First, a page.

Mr. Speaker, I will be sharing my time with the member for Timmins—James Bay.
Today, I am pleased to speak to Bill C-26 which deals with citizen's arrest and the defence of property, and clarifies the concept of self-defence.
The bill amends the Criminal Code in order to enable a person who owns or has lawful possession of property, or persons authorized by them, to arrest within a reasonable time a person whom they find committing a criminal offence on or in relation to that property. It also amends the Criminal Code to simplify the provisions relating to the defences of property and persons.
First of all, we will be supporting this bill, which is essentially modelled after a bill previously introduced by our NDP colleague for Trinity—Spadina. I would like to congratulate her for her efforts in this regard.
You will recall that it all began in her riding back in May 2003, when the owner of the Lucky Moose Food Mart, David Chen, arrested a man who stole something from his store.
The Criminal Code allows the owner of property to arrest someone only if the presumed perpetrator is caught red-handed. In the case of Lucky Moose Food Mart, the owner arrested the thief one hour after the incident, when the criminal returned to the scene of the crime. As a result, the police charged the store owner with kidnapping, carrying a concealed weapon, assault and forcible confinement.
The charges of kidnapping and carrying a concealed weapon were dropped by the Crown, and Mr. Chen and his two co-accused did go to trial. They were acquitted of the charges of forcible confinement and assault in October 2010.
In order to protect citizens like David Chen from criminal prosecution, our colleague from Trinity—Spadina introduced a private member's bill to allow people to make arrests without warrant within a reasonable period. We are pleased to see that it has been reintroduced by the government.
It is important to note that the Canadian Association of Chiefs of Police supports Bill C-26. When he appeared before the committee, Superintendent Greg Preston said:
...CACP does support the passage of Bill C-26. We think it's important that citizens be recognized, that when they do act, they have self-defence available to them. We believe that this will assist the police in understanding, to be able to better determine whether or not somebody who does act does so lawfully.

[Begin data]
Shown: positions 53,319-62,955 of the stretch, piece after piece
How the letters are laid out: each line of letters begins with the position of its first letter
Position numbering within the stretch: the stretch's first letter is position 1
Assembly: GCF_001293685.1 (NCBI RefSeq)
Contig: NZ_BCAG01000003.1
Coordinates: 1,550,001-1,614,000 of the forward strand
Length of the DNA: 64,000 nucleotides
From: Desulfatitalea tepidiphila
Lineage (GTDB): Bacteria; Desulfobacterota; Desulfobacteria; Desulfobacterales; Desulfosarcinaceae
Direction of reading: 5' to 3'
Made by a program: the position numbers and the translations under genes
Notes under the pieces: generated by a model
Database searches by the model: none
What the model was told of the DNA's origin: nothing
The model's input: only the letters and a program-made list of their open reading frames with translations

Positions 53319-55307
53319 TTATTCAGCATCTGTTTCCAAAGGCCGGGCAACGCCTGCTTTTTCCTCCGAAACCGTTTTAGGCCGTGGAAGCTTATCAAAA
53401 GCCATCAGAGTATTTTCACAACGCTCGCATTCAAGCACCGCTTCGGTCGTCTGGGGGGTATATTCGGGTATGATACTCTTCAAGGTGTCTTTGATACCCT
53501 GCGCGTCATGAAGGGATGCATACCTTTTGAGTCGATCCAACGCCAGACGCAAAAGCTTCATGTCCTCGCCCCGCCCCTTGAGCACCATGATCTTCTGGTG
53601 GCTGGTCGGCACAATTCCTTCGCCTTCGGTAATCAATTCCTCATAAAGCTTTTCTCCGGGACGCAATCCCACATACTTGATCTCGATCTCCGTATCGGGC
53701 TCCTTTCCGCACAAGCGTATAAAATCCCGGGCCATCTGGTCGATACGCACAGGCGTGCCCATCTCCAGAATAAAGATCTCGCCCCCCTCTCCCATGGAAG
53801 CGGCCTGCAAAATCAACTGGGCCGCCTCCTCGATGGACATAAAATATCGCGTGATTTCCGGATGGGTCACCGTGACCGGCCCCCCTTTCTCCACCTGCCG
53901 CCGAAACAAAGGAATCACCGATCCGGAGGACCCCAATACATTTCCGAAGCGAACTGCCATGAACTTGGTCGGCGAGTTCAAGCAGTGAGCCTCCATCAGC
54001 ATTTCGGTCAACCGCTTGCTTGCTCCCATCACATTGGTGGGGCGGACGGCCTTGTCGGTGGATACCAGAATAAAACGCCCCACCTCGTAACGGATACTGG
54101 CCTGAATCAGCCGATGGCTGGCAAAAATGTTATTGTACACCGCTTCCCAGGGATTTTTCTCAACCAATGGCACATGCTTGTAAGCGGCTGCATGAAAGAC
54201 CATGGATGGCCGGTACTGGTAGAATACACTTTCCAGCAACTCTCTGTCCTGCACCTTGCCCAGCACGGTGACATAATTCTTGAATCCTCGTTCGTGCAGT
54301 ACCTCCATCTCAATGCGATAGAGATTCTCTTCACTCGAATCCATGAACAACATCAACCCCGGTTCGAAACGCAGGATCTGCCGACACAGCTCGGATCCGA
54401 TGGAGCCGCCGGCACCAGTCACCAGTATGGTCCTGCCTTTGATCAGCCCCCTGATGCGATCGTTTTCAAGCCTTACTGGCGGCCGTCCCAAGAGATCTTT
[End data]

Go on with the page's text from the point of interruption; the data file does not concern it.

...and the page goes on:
...we'd prefer if we were on every street corner, but that's not the reality of the world. It is inevitable, and as such we certainly support the idea that they would be recognized for that.
It is important to understand that Bill C-26 does not reinvent the wheel. In Canada, the power granted to citizens to arrest without warrant is defined in section 494 of the Criminal Code. With regard to citizen's arrest, the only thing Bill C-26 does is to allow citizens to make an arrest without a warrant “within a reasonable time”.
Bill C-26 also includes amendments to provisions of the Criminal Code related to self-defence and the defence of property. These amendments will lead to long-awaited reforms that will simplify the complex provisions of the Criminal Code on self-defence and the defence of property.
In committee, Nicole Dufour, a lawyer and the coordinator for the Barreau du Québec's Criminal Law Committee, had this to say about self-defence:
The Barreau du Québec would like to offer its congratulations on the effort to simplify the legislation relating to self-defence, which has been criticized by the courts and by law enforcement bodies. In our opinion, these amendments do not alter the current case law, since the proposed provisions address the conduct and actions of a person who uses force, and not the outcome, for deciding whether the use of force in the circumstances is reasonable and lawful.
In committee, Hamish Stewart, a law professor at the University of Toronto, also pointed out the efforts to simplify the provisions on self-defence. He said: